Wednesday 17 January 2018

Cruise Holiday: Cast off your worries

Self-confessed land-lubber Christopher Hope discovered that cruising was an ideal family adventure -- once he'd borrowed a tie and got to grips with on-board rules

P&O's Ventura at sea
P&O's Ventura at sea

Christopher Hope

'I need a break," my wife Sarah said. "Why can't we go on a cruise? I want our holiday to be, you know, a 'holiday', where I don't have to do anything."

My heart sank. I was not good on boats. Indeed, I was not much good on anything that rocks from side to side -- I have been seasick on a pedalo.

We had never been on a cruise before. What would we do with our three children? Wouldn't they get tired of games such as deck quoits? What if they annoyed the other passengers? But this time there was an air of desperation about Sarah's voice that I could not ignore.

Life has not been easy for us since a bus ran out of control in south-west London four years ago, hitting Sarah, her mother Elizabeth and our daughter Pollyanna, who were on the pavement. Elizabeth was killed instantly, while Sarah suffered horrific injuries to her left leg. Pollyanna, then two, was struck with such force that her right leg had to be amputated below the knee.

The months and years since then have been very difficult, as we have tried to get our life back on course. We have had to get new legs for Pollyanna every four to six months as well as pursue multiple claims against the bus company that caused all this mess.

So I said to Sarah: "Yes, why not?" We picked a seven-night cruise through the Bay of Biscay, visiting Spain, Portugal and France. We boarded P&O's Ventura in the English port of Southampton.

We were not prepared for the scale of the ship. Ventura is simply enormous. There were 18 floors, more than a dozen lifts and countless restaurants. Eight of its decks have cabins with rows of balconies, making her look more like a floating hotel that might topple into the sea than an ocean-going vessel.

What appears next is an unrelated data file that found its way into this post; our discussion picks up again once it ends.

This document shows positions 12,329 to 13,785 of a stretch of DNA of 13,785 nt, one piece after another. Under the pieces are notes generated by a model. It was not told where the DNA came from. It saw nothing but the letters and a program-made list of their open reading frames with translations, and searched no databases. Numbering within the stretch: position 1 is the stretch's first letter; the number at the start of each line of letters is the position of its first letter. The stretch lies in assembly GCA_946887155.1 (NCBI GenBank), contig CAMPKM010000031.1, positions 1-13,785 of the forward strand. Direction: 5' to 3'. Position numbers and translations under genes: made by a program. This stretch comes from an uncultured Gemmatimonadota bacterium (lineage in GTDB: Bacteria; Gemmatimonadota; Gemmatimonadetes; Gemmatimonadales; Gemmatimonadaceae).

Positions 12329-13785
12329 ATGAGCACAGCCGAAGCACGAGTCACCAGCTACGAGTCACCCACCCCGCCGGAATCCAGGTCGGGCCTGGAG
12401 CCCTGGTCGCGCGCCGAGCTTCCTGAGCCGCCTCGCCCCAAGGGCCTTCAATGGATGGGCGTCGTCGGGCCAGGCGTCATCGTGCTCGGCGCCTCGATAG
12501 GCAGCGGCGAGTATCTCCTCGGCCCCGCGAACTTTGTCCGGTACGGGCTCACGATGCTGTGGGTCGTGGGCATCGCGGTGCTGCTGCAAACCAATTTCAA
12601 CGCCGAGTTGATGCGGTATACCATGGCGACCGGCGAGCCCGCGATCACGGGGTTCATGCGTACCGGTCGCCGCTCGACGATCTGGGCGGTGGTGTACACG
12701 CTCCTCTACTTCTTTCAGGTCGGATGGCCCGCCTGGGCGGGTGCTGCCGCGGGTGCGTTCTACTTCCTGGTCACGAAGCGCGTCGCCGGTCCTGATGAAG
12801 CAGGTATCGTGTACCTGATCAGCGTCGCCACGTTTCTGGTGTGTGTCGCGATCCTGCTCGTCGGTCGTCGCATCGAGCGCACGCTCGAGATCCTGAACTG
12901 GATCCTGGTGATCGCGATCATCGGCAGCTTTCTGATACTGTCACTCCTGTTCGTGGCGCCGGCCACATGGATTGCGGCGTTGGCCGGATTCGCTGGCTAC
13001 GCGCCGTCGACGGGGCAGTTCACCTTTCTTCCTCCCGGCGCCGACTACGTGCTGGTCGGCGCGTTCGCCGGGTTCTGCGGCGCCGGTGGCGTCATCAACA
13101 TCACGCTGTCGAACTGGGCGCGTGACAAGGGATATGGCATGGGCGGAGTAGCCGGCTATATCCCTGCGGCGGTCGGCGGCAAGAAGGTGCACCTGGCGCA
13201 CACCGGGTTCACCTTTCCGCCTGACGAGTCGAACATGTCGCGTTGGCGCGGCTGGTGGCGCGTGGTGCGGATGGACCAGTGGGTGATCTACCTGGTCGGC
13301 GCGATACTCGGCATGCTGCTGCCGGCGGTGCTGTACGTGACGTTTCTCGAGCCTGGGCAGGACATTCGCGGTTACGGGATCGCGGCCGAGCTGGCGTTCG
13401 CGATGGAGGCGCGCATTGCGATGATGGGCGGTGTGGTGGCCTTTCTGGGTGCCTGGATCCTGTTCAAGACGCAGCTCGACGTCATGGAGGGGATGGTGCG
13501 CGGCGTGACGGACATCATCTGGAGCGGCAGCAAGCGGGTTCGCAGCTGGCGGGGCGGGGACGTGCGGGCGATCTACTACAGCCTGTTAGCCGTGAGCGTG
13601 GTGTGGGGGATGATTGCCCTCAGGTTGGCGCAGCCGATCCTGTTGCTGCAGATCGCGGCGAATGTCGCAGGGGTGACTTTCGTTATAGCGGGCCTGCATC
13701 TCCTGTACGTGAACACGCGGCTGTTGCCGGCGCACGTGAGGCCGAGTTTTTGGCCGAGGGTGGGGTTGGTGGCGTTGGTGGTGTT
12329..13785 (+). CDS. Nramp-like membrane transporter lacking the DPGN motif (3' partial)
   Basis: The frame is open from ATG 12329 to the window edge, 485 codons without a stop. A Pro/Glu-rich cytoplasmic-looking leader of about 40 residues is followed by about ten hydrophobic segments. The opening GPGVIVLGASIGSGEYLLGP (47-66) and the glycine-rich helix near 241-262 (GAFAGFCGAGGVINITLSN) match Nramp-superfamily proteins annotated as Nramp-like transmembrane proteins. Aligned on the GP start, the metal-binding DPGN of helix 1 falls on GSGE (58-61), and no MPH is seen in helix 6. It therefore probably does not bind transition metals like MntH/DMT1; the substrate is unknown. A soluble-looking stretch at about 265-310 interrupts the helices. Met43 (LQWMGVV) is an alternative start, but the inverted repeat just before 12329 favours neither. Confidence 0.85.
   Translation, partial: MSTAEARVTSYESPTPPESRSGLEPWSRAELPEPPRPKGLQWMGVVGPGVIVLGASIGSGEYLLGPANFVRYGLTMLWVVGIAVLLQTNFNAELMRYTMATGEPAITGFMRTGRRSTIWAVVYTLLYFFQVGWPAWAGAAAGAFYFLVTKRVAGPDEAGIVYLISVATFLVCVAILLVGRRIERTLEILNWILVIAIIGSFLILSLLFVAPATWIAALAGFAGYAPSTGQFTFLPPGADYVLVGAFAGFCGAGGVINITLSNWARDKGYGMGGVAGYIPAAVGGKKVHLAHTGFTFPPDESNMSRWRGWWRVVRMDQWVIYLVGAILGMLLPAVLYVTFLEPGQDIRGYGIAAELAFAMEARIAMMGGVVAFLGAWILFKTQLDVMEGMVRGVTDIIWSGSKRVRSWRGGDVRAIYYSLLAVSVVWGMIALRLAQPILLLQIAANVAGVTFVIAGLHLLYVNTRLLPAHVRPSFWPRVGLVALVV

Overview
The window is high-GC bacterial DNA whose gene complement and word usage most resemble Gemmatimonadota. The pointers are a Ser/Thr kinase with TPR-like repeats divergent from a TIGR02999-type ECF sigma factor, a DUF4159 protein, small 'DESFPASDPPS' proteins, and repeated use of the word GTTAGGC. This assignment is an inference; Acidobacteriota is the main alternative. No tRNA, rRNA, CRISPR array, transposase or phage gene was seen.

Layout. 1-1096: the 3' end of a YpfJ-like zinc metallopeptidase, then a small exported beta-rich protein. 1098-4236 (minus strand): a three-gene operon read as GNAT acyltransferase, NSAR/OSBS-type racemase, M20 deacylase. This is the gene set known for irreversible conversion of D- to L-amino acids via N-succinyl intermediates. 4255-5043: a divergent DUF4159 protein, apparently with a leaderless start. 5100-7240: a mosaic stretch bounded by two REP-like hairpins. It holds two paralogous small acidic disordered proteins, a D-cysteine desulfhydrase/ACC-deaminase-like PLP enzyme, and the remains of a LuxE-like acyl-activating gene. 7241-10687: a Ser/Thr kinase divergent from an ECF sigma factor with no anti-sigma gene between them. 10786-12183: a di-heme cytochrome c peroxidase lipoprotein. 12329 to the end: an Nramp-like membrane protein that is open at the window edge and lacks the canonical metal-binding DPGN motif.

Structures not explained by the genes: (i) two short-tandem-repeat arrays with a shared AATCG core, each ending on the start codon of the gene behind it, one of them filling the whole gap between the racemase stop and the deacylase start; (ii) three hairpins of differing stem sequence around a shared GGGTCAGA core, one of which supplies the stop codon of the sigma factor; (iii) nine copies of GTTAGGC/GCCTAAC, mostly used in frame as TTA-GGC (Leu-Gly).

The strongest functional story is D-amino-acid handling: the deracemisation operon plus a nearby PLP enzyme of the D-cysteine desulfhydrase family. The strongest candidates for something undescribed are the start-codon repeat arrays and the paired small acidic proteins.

We managed to get some perspective on her vastness from the bridge, when we were kindly invited there by the captain as the ship was leaving the port of Lisbon. Hundreds of feet below, we watched tiny workers cast off her ropes.

On the way out of port, a launch pulled alongside and a local pilot who had been helping Ventura navigate away from shore shinnied down a precarious rope ladder and jumped, James Bond-style, into the moving motor boat, to applause from the passengers. The children enjoyed sounding the ship's whistle (or horn).

From the beginning, Ventura's staff made us feel very special. The ship's surgery lent us a wheelchair, and we had Pollyanna's three-wheel scooter for shorter journeys by foot -- her injuries mean she uses up more energy than other children and tires easily.

For the first two days, we spent a lot of time wandering around, a little bewildered and a little lost. Where exactly was 'aft'? It took about a day to find our sea legs and work out that the promenade deck went around the entire ship, allowing us to navigate from A to B relatively quickly.

The rules of life on-board Ventura were also a bit of a mystery. As soon as we had boarded at Southampton, the children were demanding a swim. The pools on the top deck were being blasted by party music as we sailed away, so we kept walking towards the stern to find some peace and quiet.

We found a smaller pool by the health spa and jumped in. It was heavenly, and so peaceful. But within two minutes a member of staff was telling us that this area was adults only.

We took the children for something to eat. Then everyone disappeared to go to their 'muster station' for a safety briefing and put on their life vests. We had no idea where to go, so stayed put.

There was similar confusion at the end when we found out through other guests that we had to put our luggage outside our room on the night before we disembarked.

But a daily newsletter delivered to our rooms helped us to navigate this foreign world. It listed the hour-by-hour activities on-board and contained a small box headlined 'Tonight's Dress Code', which told us what we were expected to wear to dinner that evening.

Most days it was "Smart-casual -- open-necked shirt and tailored trousers for gentlemen, casual separates for ladies". Two of the seven nights were "Formal/ black & white -- dinner jacket, tuxedo or dark suit and tie for gentlemen, long or short evening wear for ladies".

We thought this was hilarious, until we realised that everyone else really was dressing up. I had come completely unprepared and had to borrow a bow tie from the ship's front-of-house manager and a safety pin to hold a broken zip on my only pair of smart trousers.